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Phillis Wheatley

Not you, my friend, these plaintive strains become,
Not you, whose bosom is the Muses home;
When they from tow'ring Helicon retire,
They fan in you the bright immortal fire,
But I less happy, cannot raise the song,
The fault'ring music dies upon my tongue. The happier Terence all the choir inspir'd,
His soul replenish'd, and his bosom fir'd;
But say, ye Muses, why this partial grace,
To one alone of Afric's sable race;
From age to age transmitting thus his name
With the first glory in the rolls of fame?

          — To Maecenas

Biography / Criticism

Born in Africa in the early 1750's, the child who would be known as Phillis Wheatley was brought to Boston in 1761 to be sold on the slave market. The child was purchased by the Wheatleys, a prominent Boston family. Early on, Phillis showed signs of remarkable intelligence. The Wheatley's noticed this intelligence and encouraged it by making Mary Wheatley her personal tutor. Phillis began writing poems as a young woman and gradually began to see poetry as her avenue of expression in literate white culture. Her first published poem, "On Messrs. Hussey and Coffin. " appeared in the Newport Mercury in 1767. The poem demonstrates remarkable literary maturity and a profound Christian spirituality. In the following years, a number of poems appeared in various publications in and around Boston. "On the Death of the Rev. Mr. George Whitefield, 1770" was published in at least ten separate editions in cities such as Boston, Newport, and Philadelphia. In 1770, the poem appeared in London and served to cement her international reputation as a talented poet.

In 1773, the frigid New England winters aggravated Phillis's frail asthmatic condition. Hoping to improve her health, the Wheatleys organized a trip to London where Phillis recuperated and promoted her first and only published volume, Poems on Various Subjects, Religious and Moral, published in 1773 by Arch Bell, Aldgate.

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Bad fortune awaited Phillis' return. In the five following years, both Mr. and Mrs Wheatley passed away, leaving Phillis to struggle to support herself as a poet and seamstress. In the Spring of 1778, Phillis married John Peters, an African American. The burdens of the racist white world proved too much for Phillis, Peters, and their three children. Peters put Phillis and the children into a negro boarding house where foul conditions resulted in the children's deaths and a drastic decline in Phillis' health.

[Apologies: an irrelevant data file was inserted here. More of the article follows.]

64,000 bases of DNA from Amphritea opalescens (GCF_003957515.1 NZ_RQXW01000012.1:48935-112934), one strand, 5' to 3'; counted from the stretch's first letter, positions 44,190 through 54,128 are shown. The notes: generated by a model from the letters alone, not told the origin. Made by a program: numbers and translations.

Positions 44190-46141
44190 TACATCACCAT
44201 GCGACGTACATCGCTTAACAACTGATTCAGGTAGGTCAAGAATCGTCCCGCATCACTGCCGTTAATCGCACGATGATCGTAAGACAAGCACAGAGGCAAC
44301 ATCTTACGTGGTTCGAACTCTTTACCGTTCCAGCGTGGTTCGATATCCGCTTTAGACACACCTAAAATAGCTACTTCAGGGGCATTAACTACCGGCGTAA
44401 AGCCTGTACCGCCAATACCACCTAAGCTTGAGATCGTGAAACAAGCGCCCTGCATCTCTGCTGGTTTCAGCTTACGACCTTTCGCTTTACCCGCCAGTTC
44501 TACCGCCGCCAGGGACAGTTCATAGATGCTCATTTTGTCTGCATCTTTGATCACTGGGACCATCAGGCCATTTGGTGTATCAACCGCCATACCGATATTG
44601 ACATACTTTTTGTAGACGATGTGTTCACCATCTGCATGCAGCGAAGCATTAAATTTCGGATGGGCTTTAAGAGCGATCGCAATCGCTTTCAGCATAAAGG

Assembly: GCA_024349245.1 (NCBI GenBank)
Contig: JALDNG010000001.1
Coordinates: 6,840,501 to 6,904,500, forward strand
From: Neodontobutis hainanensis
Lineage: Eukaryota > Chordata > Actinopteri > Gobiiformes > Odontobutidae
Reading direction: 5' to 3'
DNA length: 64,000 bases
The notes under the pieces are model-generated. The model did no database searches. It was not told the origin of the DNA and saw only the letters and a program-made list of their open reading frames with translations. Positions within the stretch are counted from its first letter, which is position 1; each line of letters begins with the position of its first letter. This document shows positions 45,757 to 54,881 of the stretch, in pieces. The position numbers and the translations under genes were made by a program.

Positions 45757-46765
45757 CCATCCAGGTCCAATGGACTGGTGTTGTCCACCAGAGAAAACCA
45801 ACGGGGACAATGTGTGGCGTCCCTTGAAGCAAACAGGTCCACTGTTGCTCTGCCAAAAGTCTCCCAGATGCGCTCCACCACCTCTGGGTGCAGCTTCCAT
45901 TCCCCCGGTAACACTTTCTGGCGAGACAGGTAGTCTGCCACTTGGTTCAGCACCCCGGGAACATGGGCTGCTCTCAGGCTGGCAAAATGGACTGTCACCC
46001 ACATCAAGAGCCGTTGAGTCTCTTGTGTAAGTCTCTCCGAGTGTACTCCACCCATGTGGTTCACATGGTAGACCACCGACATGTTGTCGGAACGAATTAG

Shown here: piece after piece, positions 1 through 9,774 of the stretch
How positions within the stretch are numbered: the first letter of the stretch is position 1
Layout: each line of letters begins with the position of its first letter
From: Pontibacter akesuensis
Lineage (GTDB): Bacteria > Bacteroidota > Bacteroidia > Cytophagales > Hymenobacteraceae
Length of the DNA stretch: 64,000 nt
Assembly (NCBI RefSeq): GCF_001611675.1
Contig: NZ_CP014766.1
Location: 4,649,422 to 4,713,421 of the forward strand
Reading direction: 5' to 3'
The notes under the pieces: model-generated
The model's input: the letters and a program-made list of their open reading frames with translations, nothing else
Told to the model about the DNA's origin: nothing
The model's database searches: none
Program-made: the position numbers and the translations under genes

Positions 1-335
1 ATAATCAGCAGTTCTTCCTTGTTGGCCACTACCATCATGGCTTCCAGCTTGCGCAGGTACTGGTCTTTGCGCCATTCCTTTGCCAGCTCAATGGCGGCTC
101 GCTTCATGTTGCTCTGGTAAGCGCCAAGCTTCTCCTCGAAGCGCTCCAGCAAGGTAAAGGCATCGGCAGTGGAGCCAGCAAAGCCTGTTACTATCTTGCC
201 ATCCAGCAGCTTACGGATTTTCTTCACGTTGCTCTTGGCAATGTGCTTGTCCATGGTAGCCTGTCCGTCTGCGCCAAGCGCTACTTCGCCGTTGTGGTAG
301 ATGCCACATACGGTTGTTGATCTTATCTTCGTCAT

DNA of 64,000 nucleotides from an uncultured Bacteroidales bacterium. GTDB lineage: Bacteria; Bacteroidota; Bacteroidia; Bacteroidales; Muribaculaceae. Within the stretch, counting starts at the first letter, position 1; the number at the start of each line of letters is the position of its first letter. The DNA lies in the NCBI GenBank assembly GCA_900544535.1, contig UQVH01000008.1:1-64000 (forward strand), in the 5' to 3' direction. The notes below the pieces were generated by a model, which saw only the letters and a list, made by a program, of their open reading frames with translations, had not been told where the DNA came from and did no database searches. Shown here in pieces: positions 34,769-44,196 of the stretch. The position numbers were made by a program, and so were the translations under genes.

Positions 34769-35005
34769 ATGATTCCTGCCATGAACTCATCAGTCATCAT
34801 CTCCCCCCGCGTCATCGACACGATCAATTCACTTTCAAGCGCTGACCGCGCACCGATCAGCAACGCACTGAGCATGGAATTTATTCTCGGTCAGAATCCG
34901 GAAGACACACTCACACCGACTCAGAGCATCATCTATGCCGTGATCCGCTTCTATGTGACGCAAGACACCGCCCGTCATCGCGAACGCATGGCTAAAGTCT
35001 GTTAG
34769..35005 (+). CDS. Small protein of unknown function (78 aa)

Despite the tragedy and poverty, Phillis continued to write poetry. In 1779, she advertised in the "Boston Evening Post" and "General Advertiser," in hopes of finding a publisher for a volume of thirty three poems and thirteen letters. Sadly, due mostly to the struggling post-revolutionary economy, this volume was never published. In 1784, several poems celebrating the end of the Revolution and "To Mr. and Mrs. ----, on the Death of Their Infant Son," a poem from the proposed volume, were published under the name Phillis Peters.

On December 5, 1784, Phillis Wheatley Peters died in Boston. After Phillis' death, John Peters went to a woman who had provided temporary shelter for Phillis and the children and demanded the manuscripts of the proposed second volume. Tragically, these manuscripts disappeared with Peters and have never been recovered.

Selected Bibliography

Works by the Author

Works about the Author

Works by and about the author in other languages

Related Links

Poems on various subjects, religious and moral
An electronic edition of Wheatley's book of poetry, part of the Digital Schomburg: African American Writers of the 19th Century collection.

Phillis Wheatley: Precursor of American Abolitionism
A biography of Wheatley that emphasizes the influence of Christianity in her life.

A Collection of Wheatley's works
An extensive full-text collection of Wheatley's poems available through the University of Michigan's American Verse Project.

Perspectives in American Literature: Phillis Wheatley
An online essay on Wheatley's poetry that includes bibliographic references and selected poems.

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This page was researched and submitted by: Aaren Hanson and Steve Yernberg on 11/25/96. It was updated by Maria Zavialova on 9/20/2004